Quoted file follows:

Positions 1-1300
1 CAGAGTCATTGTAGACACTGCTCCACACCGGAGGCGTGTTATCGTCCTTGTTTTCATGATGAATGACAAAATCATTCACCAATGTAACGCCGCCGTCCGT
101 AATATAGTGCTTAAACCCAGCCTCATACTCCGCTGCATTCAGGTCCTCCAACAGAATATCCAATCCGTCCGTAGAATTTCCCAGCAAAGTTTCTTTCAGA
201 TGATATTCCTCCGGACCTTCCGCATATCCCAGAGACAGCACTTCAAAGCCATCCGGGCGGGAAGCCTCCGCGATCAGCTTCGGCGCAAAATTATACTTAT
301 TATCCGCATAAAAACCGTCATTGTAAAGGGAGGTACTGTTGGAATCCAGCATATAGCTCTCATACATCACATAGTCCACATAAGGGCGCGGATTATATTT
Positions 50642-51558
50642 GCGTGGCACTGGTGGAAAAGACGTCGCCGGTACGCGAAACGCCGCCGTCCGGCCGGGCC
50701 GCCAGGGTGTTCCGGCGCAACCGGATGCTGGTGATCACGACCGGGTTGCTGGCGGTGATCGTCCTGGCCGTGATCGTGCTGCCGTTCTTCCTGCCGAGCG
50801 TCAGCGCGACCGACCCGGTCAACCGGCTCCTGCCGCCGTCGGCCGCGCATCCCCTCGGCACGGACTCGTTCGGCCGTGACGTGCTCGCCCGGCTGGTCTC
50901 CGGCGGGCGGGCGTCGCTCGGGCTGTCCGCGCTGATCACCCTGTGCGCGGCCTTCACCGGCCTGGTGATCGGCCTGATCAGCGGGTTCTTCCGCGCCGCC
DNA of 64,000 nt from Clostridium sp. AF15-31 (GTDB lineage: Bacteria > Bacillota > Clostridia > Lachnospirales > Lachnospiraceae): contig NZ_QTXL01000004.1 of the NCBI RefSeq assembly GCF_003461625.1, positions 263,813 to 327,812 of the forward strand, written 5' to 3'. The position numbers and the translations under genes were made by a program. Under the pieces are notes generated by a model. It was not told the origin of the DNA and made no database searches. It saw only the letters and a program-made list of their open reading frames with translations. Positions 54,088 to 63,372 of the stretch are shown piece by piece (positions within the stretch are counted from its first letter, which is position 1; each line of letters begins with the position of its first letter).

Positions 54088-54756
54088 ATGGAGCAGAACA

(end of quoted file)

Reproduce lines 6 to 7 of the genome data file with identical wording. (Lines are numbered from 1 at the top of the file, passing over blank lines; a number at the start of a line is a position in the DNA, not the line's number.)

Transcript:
Positions 50642-51558
50642 GCGTGGCACTGGTGGAAAAGACGTCGCCGGTACGCGAAACGCCGCCGTCCGGCCGGGCC